Catch up with The Civic Circle:
Civic Circle students have written several heartfelt and expressive songs in our after-school workshops, on topics ranging from voting to immigration and bullying. Recently a group of students in Grades 3-5 wrote a song with Lea Morris called “We’ll Get There Soon” that seemed to capture both the upheaval they have faced in recent months, and their unquenchable hope for better days ahead. Lea’s beautiful video, which featured a virtual student choir created with the
The Civic Circle was excited to see that our lesson plans on democracy and women’s suffrage were among the Educator Resources included in an ambitious new Educating for American Democracy blueprint released last month. The blueprint is part of a national campaign to both invest in and reimagine civic learning for the 21st Century. The Civic Circle welcomes the chance to be part of this larger movement to revive civic education.
The Civic Circle’s new video about news literacy, “Whisper Down the Lane,” had its debut at the Maryland Civic Education and Engagement Leadership Summit. The song, performed here by the wonderful Lea Morris, was the curtain raiser for a summit round-table on media literacy in an era of “Truth Decay.” Put on by the emerging Maryland Civic Education Coalition (The Civic Circle is a member), the summit also featured round-tables on service-learning and civil discourse,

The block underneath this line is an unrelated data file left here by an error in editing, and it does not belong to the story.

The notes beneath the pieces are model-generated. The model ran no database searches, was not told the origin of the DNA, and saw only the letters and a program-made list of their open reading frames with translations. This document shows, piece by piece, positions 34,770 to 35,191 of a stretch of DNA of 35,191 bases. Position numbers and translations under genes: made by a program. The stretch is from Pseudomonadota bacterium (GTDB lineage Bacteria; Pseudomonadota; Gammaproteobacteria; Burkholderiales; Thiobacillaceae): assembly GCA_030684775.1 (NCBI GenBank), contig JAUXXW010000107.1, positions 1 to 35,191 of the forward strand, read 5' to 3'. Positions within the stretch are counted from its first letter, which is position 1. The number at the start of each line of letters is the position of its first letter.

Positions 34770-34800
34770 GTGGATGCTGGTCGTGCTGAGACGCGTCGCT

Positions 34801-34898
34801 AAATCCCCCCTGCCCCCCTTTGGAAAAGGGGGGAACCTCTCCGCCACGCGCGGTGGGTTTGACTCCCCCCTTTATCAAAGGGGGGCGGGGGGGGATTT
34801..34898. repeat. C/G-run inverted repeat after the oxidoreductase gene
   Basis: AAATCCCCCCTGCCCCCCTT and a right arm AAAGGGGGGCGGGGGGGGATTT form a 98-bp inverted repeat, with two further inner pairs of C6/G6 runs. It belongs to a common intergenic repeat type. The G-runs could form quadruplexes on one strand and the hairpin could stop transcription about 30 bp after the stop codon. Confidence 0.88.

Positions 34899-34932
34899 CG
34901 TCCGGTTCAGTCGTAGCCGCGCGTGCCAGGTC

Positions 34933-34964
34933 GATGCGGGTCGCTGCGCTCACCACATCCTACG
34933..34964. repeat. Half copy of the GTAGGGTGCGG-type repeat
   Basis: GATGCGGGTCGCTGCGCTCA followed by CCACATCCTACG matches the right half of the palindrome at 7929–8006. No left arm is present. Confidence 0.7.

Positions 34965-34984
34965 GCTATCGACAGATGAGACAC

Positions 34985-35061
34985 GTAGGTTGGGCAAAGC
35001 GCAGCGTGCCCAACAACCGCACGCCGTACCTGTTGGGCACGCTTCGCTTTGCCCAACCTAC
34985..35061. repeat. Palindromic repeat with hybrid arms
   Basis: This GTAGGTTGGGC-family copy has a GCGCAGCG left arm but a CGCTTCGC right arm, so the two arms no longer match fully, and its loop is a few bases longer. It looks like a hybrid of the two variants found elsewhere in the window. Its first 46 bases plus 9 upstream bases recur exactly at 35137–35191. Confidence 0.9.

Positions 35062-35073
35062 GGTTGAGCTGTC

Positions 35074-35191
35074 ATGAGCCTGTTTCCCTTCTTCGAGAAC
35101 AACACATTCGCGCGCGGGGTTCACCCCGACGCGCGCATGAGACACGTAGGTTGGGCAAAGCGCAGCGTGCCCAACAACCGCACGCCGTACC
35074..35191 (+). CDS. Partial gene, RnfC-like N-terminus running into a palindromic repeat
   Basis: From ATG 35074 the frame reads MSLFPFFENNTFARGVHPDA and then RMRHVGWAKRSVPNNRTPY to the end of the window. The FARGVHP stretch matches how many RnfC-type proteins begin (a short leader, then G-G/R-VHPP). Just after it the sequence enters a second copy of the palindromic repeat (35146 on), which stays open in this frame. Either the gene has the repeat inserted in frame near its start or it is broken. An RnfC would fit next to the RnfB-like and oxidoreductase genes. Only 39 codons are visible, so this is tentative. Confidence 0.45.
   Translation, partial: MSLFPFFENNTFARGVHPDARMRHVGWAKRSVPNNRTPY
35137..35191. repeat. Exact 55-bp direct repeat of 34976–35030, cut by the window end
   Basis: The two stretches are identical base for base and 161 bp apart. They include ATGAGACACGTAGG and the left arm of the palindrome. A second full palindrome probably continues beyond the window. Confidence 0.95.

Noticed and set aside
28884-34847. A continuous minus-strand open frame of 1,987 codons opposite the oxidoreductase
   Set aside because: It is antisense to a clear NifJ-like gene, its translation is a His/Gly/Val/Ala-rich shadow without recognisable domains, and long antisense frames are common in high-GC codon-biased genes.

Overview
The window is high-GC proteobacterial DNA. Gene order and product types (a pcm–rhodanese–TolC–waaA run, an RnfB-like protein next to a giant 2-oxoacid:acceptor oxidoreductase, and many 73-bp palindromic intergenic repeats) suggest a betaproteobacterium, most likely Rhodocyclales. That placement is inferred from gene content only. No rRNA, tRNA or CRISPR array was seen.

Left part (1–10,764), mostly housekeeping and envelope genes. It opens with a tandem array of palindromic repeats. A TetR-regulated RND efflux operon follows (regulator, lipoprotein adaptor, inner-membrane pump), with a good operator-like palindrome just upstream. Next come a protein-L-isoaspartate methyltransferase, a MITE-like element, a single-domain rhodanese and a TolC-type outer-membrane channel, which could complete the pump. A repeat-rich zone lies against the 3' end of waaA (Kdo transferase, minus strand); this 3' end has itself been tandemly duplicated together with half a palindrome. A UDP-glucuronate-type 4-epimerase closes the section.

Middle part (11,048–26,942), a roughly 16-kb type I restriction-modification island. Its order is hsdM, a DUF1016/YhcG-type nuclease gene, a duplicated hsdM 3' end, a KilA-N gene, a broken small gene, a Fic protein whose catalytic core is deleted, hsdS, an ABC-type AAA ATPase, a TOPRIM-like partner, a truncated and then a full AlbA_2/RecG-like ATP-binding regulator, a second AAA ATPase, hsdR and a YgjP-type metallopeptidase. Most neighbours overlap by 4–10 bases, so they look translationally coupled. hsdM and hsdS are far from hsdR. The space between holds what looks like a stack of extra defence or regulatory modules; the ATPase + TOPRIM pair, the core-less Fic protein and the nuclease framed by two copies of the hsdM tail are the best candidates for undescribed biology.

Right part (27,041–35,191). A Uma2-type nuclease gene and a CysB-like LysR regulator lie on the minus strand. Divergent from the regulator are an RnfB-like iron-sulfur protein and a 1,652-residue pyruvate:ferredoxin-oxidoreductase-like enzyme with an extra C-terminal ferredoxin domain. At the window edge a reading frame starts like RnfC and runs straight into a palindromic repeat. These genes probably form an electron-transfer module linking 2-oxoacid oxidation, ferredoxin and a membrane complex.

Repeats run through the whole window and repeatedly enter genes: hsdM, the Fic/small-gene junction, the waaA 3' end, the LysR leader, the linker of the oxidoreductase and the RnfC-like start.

At The Civic Circle, performance-based learning tends to center on the humanities. Students sing songs, read poems, do “blended” poetry- and song-writing, and write their own original songs. But technology creates an opening that is more accessible to some students, and that can also support creative performance, thanks to digital back-beats and other cutting-edge music tools. Enter Jason Mullinax, a one-of-a-kind performer and instrument maker recently described by one blogger as “one of the most
Shutterstock One of Donald Trump’s very last acts as president was to release a report by his “1776 Commission” that trumpeted “patriotic education,” defended the Founding Fathers’ ownership of slaves, likened progressives to Mussolini, and was roundly denounced by historians. Four days later, one of President Joe Biden’s first acts as Commander in Chief was to toss out that report via executive order. Biden’s action came on the heels of an inaugural speech that invoked